It is now the eleventh hour and the forces of darkness come after Jesus who is the Light. Soldiers armed with swords, clubs, and fire to light their way at the darkest hour of night come seeking to capture the man who is all light and peace. Even those forces have to avail themselves of some light; they need at least a bit of knowledge to fulfill their destructive mission. That is Judas’ role in this miserable complot: to inform the evildoers with just enough knowledge to find their target. Why is Judas there? “The Lord has made everything for its purpose, even the wicked for the day of trouble.” (Proverbs 16:4) God is good and He does not keep what is good for Himself, He is also a benefactor and all He gives — even what is apparently bad — produces a benefit in the end. On the other hand, evil always ends up empty handed producing nothing of benefit, in fact producing nothing. Judas is there as a model, a strange gift of God to let us know what a bad bishop is like: he carries a bit of light, a bit of true knowledge, enough authority misused to lead the blind all the way to damnation.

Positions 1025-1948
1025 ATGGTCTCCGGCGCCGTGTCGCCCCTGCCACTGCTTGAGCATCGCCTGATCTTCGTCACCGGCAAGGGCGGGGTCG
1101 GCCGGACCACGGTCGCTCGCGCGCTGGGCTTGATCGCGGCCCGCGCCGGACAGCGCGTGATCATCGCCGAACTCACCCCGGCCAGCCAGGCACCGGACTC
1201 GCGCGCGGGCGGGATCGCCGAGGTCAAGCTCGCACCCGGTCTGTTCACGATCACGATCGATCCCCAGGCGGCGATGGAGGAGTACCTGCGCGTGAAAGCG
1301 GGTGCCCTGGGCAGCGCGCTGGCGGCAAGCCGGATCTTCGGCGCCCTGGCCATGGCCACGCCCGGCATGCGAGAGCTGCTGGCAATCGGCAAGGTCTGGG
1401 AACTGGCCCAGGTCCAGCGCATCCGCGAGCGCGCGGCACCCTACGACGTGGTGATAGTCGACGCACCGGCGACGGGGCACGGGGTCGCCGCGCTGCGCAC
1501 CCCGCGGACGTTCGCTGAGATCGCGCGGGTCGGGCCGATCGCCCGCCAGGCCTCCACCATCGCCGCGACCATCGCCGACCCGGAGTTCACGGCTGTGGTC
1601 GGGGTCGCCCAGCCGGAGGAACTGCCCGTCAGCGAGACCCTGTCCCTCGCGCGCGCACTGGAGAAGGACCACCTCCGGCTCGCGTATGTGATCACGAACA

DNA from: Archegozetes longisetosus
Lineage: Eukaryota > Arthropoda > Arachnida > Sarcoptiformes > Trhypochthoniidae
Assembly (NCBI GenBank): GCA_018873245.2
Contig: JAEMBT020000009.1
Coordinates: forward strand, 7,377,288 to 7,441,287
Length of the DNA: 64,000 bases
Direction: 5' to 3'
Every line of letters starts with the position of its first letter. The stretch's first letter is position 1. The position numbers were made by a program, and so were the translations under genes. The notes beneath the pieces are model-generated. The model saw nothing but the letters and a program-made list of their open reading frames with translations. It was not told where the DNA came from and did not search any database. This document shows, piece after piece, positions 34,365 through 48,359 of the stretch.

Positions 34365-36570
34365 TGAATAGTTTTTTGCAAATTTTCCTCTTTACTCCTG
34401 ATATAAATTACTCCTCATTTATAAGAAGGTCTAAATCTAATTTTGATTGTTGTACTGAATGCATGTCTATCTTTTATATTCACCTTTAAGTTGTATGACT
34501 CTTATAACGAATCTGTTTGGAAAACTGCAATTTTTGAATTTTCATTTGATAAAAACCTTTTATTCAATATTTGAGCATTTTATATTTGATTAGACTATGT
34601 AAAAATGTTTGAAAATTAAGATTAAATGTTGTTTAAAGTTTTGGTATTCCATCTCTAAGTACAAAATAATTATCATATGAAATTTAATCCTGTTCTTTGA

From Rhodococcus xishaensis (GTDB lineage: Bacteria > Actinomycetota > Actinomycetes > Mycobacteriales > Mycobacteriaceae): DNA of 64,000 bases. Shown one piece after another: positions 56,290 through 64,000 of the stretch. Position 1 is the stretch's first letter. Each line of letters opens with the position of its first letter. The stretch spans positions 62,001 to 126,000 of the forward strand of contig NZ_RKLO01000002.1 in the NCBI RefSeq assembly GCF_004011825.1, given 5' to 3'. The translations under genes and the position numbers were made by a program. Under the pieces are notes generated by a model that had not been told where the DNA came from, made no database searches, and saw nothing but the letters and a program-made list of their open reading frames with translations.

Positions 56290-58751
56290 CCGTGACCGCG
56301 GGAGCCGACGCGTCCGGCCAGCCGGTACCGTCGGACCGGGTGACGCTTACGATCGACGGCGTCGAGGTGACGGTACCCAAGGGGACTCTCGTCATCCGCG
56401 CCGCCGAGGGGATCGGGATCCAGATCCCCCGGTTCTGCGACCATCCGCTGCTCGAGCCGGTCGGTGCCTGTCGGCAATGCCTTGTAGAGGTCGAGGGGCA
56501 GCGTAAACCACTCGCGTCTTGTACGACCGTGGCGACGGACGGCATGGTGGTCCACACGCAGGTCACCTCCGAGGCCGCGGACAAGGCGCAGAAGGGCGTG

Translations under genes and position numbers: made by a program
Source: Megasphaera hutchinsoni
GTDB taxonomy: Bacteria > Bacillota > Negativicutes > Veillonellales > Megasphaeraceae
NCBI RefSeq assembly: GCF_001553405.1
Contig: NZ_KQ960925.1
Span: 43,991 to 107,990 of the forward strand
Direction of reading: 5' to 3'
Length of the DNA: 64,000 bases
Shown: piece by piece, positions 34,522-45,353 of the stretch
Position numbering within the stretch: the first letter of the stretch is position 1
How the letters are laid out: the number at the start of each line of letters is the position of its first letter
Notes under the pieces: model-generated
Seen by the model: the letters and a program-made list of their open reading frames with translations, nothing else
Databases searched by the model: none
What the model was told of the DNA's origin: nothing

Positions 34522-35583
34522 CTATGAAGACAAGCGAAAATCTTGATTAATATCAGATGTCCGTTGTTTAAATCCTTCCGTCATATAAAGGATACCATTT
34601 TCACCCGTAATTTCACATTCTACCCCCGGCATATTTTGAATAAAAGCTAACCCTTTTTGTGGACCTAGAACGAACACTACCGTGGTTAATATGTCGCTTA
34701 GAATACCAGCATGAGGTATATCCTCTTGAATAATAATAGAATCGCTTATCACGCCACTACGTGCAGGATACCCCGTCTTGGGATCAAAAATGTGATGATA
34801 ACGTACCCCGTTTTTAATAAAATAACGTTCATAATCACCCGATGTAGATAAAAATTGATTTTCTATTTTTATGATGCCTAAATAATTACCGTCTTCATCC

‘Jesus, knowing all that was going to happen to Him, went out and asked them, “Who is it you want?” “Jesus of Nazareth,” they replied. “I am He,” Jesus said. (And Judas the traitor was standing there with them.) When Jesus said, “I am He,” they drew back and fell to the ground.’ (John 18:4-6)